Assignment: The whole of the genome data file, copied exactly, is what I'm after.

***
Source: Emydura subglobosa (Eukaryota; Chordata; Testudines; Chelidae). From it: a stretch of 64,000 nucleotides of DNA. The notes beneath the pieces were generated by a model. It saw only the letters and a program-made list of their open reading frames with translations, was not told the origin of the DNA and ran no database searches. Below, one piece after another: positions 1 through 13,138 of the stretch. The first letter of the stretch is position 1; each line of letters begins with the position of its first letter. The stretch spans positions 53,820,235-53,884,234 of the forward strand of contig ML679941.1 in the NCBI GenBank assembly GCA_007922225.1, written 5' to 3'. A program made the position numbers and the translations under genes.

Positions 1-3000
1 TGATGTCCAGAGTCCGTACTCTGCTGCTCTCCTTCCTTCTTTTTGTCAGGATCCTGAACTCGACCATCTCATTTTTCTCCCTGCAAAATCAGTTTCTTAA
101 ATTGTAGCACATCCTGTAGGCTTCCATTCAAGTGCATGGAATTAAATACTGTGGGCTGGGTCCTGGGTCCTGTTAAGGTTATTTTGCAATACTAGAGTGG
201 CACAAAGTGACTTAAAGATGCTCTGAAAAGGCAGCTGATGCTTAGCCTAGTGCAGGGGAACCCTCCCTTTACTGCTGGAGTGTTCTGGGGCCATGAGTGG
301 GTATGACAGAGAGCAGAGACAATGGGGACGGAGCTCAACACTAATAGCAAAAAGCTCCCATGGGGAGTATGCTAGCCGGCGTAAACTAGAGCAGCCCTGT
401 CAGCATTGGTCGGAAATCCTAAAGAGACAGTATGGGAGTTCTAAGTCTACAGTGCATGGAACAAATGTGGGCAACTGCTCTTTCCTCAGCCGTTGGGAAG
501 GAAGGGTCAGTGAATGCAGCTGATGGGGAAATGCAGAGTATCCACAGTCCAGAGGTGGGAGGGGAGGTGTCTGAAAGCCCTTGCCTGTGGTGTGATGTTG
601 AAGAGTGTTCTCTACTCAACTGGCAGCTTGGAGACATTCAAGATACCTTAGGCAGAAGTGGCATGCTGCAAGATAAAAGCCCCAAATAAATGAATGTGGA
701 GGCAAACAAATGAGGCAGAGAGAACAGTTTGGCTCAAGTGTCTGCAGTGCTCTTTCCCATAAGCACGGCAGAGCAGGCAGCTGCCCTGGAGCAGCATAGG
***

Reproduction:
Source: Emydura subglobosa (Eukaryota; Chordata; Testudines; Chelidae). From it: a stretch of 64,000 nucleotides of DNA. The notes beneath the pieces were generated by a model. It saw only the letters and a program-made list of their open reading frames with translations, was not told the origin of the DNA and ran no database searches. Below, one piece after another: positions 1 through 13,138 of the stretch. The first letter of the stretch is position 1; each line of letters begins with the position of its first letter. The stretch spans positions 53,820,235-53,884,234 of the forward strand of contig ML679941.1 in the NCBI GenBank assembly GCA_007922225.1, written 5' to 3'. A program made the position numbers and the translations under genes.

Positions 1-3000
1 TGATGTCCAGAGTCCGTACTCTGCTGCTCTCCTTCCTTCTTTTTGTCAGGATCCTGAACTCGACCATCTCATTTTTCTCCCTGCAAAATCAGTTTCTTAA
101 ATTGTAGCACATCCTGTAGGCTTCCATTCAAGTGCATGGAATTAAATACTGTGGGCTGGGTCCTGGGTCCTGTTAAGGTTATTTTGCAATACTAGAGTGG
201 CACAAAGTGACTTAAAGATGCTCTGAAAAGGCAGCTGATGCTTAGCCTAGTGCAGGGGAACCCTCCCTTTACTGCTGGAGTGTTCTGGGGCCATGAGTGG
301 GTATGACAGAGAGCAGAGACAATGGGGACGGAGCTCAACACTAATAGCAAAAAGCTCCCATGGGGAGTATGCTAGCCGGCGTAAACTAGAGCAGCCCTGT
401 CAGCATTGGTCGGAAATCCTAAAGAGACAGTATGGGAGTTCTAAGTCTACAGTGCATGGAACAAATGTGGGCAACTGCTCTTTCCTCAGCCGTTGGGAAG
501 GAAGGGTCAGTGAATGCAGCTGATGGGGAAATGCAGAGTATCCACAGTCCAGAGGTGGGAGGGGAGGTGTCTGAAAGCCCTTGCCTGTGGTGTGATGTTG
601 AAGAGTGTTCTCTACTCAACTGGCAGCTTGGAGACATTCAAGATACCTTAGGCAGAAGTGGCATGCTGCAAGATAAAAGCCCCAAATAAATGAATGTGGA
701 GGCAAACAAATGAGGCAGAGAGAACAGTTTGGCTCAAGTGTCTGCAGTGCTCTTTCCCATAAGCACGGCAGAGCAGGCAGCTGCCCTGGAGCAGCATAGG